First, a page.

Newspapers maintained an arrogance about their trade and took their sweet time moving their activities to the electronic medium. I couldn’t believe when I was seeing all of the new portals like Yahoo!, Excite, and Lycos dominating users’ attention in the mid-’90s, when in effect it was the newspapers that had it to loose. Well, today when I read journalists complaints about the blogosphere I have to laugh, as it’s clear that they’re still missing it. They’re missing the fact that they have just been freed from the bonds that bound them to the newspaper they work for and that if the quality of their work is indeed worthwhile they can prosper on their own, if it’s not then they will have been exposed for the shills that they have always been. It’s like the sham of their writing has been exposed and no one really cared what they had to say anyway. Turns out, some 15 year old kid writing a review about Spiderman 3 is more valuable then the esteemed opinion of the local newspaper’s senior movie reviewer, how funny is that?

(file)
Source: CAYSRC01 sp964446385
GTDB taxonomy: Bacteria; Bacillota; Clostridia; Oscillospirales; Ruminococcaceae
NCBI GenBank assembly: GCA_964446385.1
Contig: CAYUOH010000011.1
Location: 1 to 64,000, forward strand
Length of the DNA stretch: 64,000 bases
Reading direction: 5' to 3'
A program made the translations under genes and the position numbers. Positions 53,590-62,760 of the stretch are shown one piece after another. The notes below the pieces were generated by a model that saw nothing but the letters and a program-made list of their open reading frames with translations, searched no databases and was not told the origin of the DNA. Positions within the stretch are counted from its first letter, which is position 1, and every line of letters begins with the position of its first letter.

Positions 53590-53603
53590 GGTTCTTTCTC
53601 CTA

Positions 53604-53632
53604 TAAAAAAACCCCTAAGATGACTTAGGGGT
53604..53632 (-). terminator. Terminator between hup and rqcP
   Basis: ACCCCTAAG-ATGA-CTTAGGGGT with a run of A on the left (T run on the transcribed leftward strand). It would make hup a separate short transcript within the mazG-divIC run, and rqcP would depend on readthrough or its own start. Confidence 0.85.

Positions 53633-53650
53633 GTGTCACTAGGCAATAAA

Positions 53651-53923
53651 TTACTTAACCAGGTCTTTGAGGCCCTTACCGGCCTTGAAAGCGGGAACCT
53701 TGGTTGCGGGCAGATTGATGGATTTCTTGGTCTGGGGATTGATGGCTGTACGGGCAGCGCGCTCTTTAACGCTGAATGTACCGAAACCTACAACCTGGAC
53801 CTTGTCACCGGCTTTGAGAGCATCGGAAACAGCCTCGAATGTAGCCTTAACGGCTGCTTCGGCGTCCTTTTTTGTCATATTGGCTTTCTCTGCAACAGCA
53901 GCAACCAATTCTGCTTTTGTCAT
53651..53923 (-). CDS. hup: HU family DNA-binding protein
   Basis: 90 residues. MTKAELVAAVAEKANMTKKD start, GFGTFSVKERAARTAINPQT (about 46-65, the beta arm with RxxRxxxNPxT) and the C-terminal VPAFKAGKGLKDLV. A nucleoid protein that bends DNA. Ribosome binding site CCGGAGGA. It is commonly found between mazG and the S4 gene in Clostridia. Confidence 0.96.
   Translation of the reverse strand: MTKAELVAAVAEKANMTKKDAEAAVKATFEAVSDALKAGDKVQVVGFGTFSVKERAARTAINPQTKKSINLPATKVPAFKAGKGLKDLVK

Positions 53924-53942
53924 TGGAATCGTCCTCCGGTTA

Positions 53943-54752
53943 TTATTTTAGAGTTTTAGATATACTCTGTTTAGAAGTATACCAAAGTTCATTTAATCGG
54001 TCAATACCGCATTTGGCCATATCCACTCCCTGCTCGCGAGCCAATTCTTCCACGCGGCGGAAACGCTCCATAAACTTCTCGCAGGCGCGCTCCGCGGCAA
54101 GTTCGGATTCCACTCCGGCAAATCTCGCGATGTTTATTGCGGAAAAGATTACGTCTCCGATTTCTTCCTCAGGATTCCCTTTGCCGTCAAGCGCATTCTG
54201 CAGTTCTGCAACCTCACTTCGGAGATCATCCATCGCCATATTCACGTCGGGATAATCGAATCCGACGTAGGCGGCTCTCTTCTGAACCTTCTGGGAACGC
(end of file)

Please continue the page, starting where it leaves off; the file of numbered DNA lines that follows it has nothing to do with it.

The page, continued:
With this said, I’m not trying to denigrade the journalistic profession, and we do indeed need to help readers understand what’s being written by whom and that the information gathered is well supported. Hence, issues around anonymity need to be addressed in a big way, but along with those privacy issues have to be taken much more seriously and people’s information needs to be better protected. I submit that more people would be willing to talk outside of the cone of anonymity if they could count on their privacy being maintained. Yes, you can have the cake and eat it too if this is something we want to be serious about. As well, it may be worthwhile creating a sort of certification for those blogs seeking to present themselves as maintaining journalistic integrity, which would require an independent review of the process they undergo to assert the accuracy and veracity of the facts contained in their stories (ie. having two sources to back-up a story). Transparency of their process would go a long way to asserting that there was a process that has been agreed upon for one to be anointed, journalist.